WHY SUCH A COMPLEX DISORDER
The main function of the hypothalamus is homeostasis, or maintaining the body’s status quo. The hypothalamus is also the critical link between the endocrine and nervous systems and is involved in many functions of the autonomic nervous system, as it receives information from nearly all parts of the nervous system.
To maintain and regulate a complex “normal state”, the hypothalamus helps stimulate or inhibit many of the body’s key processes, including:
- Heart rate and blood pressure
- Body temperature
- Fluid and electrolyte balance, including thirst
- Appetite and body weight
- Glandular secretions of the stomach and intestines
- Production of substances that influence the pituitary gland to release hormones
- Sleep cycles
- Mediation of emotional responses
- Sexual behavior and reproduction
Damage to the hypothalamus can produce complications with appetite and sleep, but because the hypothalamus affects so many different parts of the endocrine system, it can be hard to pinpoint whether the root cause of the issue is actually related to another gland. However, there are hormone and other tests that help shed light on which part of the body is the root cause.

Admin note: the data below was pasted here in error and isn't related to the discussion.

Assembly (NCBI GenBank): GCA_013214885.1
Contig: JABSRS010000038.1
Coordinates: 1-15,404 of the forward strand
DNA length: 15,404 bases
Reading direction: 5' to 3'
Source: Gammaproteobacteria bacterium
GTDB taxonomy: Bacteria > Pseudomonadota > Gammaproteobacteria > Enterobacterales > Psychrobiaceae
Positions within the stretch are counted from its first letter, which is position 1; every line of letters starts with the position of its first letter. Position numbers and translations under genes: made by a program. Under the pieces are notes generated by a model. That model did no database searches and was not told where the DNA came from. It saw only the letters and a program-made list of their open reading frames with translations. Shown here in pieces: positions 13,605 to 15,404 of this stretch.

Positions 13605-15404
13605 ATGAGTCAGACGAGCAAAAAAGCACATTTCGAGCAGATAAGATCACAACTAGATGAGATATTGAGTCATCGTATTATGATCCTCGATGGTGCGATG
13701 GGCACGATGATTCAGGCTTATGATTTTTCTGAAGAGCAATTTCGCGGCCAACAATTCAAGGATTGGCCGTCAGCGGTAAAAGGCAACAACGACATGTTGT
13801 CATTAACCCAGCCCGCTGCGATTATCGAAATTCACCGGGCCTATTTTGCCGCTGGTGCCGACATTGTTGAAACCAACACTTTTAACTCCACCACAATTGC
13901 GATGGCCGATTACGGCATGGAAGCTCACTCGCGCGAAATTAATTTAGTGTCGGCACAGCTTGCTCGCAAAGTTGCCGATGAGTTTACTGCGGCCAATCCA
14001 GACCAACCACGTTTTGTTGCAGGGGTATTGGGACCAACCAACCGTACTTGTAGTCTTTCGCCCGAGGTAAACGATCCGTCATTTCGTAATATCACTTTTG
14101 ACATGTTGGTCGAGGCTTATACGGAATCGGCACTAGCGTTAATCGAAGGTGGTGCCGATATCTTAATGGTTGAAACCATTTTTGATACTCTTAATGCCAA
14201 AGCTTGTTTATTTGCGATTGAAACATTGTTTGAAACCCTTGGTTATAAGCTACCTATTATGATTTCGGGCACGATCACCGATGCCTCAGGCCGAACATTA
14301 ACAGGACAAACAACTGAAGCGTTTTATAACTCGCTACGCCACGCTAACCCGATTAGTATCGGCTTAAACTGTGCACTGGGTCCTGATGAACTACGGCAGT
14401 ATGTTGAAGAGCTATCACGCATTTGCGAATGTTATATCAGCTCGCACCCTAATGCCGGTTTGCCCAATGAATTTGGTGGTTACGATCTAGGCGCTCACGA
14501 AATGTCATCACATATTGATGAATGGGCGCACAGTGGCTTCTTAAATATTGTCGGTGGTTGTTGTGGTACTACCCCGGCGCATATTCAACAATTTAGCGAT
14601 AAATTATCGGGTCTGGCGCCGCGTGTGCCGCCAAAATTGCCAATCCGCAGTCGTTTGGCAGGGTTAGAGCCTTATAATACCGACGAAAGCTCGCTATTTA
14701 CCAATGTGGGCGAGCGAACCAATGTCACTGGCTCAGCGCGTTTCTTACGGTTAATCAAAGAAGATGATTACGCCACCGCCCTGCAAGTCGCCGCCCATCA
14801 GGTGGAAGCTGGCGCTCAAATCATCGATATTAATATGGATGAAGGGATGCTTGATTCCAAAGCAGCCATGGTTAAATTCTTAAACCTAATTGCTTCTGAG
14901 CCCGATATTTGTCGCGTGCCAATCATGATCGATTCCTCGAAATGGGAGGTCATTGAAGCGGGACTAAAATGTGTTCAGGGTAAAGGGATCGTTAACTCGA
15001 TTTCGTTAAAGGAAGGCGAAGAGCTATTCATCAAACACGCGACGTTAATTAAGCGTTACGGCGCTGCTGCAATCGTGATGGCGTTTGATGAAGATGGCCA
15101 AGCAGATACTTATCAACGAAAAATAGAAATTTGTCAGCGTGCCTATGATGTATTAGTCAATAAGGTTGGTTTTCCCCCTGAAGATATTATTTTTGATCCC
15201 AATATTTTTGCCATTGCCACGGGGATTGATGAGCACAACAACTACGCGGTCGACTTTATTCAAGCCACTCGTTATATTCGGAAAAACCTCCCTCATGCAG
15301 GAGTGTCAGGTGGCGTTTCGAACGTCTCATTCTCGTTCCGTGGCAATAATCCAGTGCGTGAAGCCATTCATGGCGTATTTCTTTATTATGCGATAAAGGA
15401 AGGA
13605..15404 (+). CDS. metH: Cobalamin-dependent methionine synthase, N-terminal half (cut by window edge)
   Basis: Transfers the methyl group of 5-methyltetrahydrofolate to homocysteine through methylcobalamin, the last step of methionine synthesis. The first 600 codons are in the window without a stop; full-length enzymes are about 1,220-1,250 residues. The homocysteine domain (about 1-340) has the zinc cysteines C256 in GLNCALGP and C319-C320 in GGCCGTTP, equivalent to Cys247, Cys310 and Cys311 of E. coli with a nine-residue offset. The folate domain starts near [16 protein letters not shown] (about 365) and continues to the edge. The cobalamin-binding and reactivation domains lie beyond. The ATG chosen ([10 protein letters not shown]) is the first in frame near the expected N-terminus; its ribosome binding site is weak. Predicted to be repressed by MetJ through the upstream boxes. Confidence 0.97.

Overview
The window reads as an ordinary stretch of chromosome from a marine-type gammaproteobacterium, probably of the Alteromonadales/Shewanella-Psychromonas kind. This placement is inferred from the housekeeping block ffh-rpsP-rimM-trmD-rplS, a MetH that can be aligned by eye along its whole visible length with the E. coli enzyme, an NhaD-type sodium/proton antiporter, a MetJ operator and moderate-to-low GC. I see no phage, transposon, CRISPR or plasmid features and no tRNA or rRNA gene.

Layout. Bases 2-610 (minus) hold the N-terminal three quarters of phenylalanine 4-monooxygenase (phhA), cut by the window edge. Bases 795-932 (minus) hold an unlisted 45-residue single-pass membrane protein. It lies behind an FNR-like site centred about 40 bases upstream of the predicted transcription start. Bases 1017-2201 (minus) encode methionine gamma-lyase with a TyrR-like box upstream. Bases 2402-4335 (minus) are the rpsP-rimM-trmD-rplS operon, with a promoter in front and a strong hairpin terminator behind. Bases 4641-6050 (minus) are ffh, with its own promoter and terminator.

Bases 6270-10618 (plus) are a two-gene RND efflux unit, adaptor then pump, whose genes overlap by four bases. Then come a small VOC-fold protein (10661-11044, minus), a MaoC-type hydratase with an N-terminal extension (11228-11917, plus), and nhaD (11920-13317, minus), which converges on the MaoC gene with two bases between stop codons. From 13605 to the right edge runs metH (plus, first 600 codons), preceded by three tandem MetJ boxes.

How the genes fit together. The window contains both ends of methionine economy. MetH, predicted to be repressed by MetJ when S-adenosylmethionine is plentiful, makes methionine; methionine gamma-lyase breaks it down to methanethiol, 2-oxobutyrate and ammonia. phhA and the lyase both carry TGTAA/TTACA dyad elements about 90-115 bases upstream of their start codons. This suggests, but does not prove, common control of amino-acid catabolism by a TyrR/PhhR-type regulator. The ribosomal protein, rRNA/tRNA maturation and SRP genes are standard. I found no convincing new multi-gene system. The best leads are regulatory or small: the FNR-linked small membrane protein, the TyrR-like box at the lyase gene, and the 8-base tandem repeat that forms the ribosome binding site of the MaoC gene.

In medical literature, Hypothalamic Hamartomas are sometimes referred to as benign tumors and other times described as a lesion in or around the hypothalamus. One point that is generally agreed upon is that they are often difficult to diagnose and even more difficult to treat. Some individuals can go years with very few symptoms, or ones that are so mild, they are often missed by both parents and medical professionals. However, for most people with HH, the most common symptoms are frequent daily gelastic seizures (spontaneous laughing, giggling and/or smirking) or dacrystic seizures (crying or grunting); developmental delays; and/or precocious puberty. These symptoms often start early in life – for some, they become apparent shortly after birth, but are frequently misdiagnosed. A misdiagnosis or delay in proper diagnosis may result in unnecessary procedures, a decline in the overall quality of life for the individual, and cognitive decline that cannot be regained. Treatments are now available for some patients that can eliminate or reduce the tumor in size; eliminate or significantly reduce the frequency of seizures; and halt cognitive declines.